Linux To Try To Opportunistically Initialize /dev/urandom

Written by Michael Larabel in Linux Security on 7 April 2022 at 05:44 AM EDT. 9 Comments
Linux 5.18 is bringing many random/RNG improvements thanks to the work of kernel developer Jason Donenfeld. One of the changes though that had to be backed out during the merge window was trying to get /dev/random and /dev/urandom to behave exactly the same. While reverted for now with the 5.18 code, Donenfeld has prepared a change that should get it into good shape for major architectures with the next kernel cycle.

That unifying of /dev/random and /dev/urandom work had to be backed out due to some CPU architectures not having enough source of randomness at boot and no jitter entropy. This was causing problems for Arm (32-bit), Motorola 68000 (M68k), Microblaze, SPARX32, Xtensa, and other niche architectures.

With this patch now in the random.git development tree, it's trying to opportunistically initialize on /dev/urandom reads. For major, prominent architectures this should allow the same behavior as was desired with the Linux 5.18 RNG changes around urandom.
In 6f98a4bfee72 ("random: block in /dev/urandom"), we tried to make a successful try_to_generate_entropy() call *required* if the RNG was not already initialized. Unfortunately, weird architectures and old userspaces combined in TCG test harnesses, making that change still not realistic, so it was reverted in 0313bc278dac ("Revert "random: block in /dev/urandom"").

However, rather than making a successful try_to_generate_entropy() call *required*, we can instead make it *best-effort*.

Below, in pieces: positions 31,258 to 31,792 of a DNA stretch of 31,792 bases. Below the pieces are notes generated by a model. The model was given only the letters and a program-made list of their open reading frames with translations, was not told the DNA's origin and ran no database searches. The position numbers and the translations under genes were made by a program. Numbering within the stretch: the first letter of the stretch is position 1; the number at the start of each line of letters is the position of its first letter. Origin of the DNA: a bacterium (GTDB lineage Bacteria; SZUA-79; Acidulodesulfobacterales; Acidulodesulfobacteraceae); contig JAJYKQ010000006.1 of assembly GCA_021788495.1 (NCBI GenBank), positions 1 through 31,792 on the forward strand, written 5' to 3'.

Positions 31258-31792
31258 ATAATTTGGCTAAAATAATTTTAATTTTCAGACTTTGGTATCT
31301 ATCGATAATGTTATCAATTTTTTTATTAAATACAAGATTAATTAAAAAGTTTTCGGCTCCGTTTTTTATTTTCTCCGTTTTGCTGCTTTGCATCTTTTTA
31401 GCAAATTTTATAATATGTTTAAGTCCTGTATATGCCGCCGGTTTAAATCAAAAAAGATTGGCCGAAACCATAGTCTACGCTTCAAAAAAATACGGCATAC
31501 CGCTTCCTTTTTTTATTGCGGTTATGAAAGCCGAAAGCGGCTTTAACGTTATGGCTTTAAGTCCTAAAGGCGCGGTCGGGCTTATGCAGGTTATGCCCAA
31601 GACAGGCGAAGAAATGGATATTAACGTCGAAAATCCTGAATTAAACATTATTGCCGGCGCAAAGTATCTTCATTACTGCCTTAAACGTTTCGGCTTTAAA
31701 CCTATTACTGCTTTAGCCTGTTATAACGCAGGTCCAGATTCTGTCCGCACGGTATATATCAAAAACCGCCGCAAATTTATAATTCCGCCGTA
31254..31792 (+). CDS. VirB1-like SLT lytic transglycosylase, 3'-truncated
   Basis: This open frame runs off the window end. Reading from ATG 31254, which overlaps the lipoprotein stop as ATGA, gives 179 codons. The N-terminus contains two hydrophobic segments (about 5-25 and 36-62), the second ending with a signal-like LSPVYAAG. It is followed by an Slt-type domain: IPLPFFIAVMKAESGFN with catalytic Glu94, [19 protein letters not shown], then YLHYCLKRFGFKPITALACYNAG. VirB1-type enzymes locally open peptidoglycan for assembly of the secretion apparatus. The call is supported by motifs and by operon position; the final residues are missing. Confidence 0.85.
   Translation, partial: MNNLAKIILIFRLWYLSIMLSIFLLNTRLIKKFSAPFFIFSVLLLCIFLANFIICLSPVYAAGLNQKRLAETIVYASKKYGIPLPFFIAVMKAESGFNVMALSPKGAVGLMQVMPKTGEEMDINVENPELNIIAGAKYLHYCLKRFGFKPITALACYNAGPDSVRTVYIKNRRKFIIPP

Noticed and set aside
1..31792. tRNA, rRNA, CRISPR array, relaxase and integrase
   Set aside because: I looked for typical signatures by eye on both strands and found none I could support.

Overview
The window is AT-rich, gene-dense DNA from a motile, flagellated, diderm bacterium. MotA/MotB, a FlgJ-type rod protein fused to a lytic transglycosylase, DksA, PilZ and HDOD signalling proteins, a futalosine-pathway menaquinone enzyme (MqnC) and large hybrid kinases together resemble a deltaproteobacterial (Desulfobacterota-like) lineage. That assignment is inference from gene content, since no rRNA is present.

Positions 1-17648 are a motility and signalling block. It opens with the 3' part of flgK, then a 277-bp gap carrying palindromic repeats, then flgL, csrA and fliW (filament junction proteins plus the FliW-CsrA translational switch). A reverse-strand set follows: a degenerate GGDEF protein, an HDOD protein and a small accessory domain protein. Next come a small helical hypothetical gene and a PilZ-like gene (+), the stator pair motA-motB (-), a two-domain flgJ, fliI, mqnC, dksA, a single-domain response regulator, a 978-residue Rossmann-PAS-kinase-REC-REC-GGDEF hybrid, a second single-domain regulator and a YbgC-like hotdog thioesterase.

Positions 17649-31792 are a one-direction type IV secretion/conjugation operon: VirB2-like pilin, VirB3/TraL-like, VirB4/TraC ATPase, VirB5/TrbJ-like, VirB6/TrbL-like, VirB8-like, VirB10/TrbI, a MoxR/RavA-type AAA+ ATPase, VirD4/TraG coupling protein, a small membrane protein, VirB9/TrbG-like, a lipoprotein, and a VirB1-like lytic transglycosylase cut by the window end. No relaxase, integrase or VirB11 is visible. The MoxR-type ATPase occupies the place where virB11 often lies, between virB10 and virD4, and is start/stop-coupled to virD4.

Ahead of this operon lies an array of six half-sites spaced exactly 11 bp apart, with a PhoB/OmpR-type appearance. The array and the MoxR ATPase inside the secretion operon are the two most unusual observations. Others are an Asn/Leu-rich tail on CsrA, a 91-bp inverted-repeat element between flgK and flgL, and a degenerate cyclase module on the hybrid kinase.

If try_to_generate_entropy() fails, it fails, and nothing changes from the current behavior. If it succeeds, then /dev/urandom becomes safe to use for free. This way, we don't risk the regression potential that led to us reverting the required-try_to_generate_entropy() call before.

Practically speaking, this means that at least on x86, /dev/urandom becomes safe. Probably other architectures with working cycle counters will also become safe. And architectures with slow or broken cycle counters at least won't be affected at all by this change.

So it may not be the glorious "all things are unified!" change we were hoping for initially, but practically speaking, it makes a positive impact.

Assuming no further RNG issues uncovered with this work, you can expect to find this change appear in the Linux 5.19 kernel this summer.

Update: It appears now that the change is being submitted as a pull request for Linux 5.18 as a "fix"... We'll see if this change gets honored this time still for 5.18 or is diverted to 5.19.
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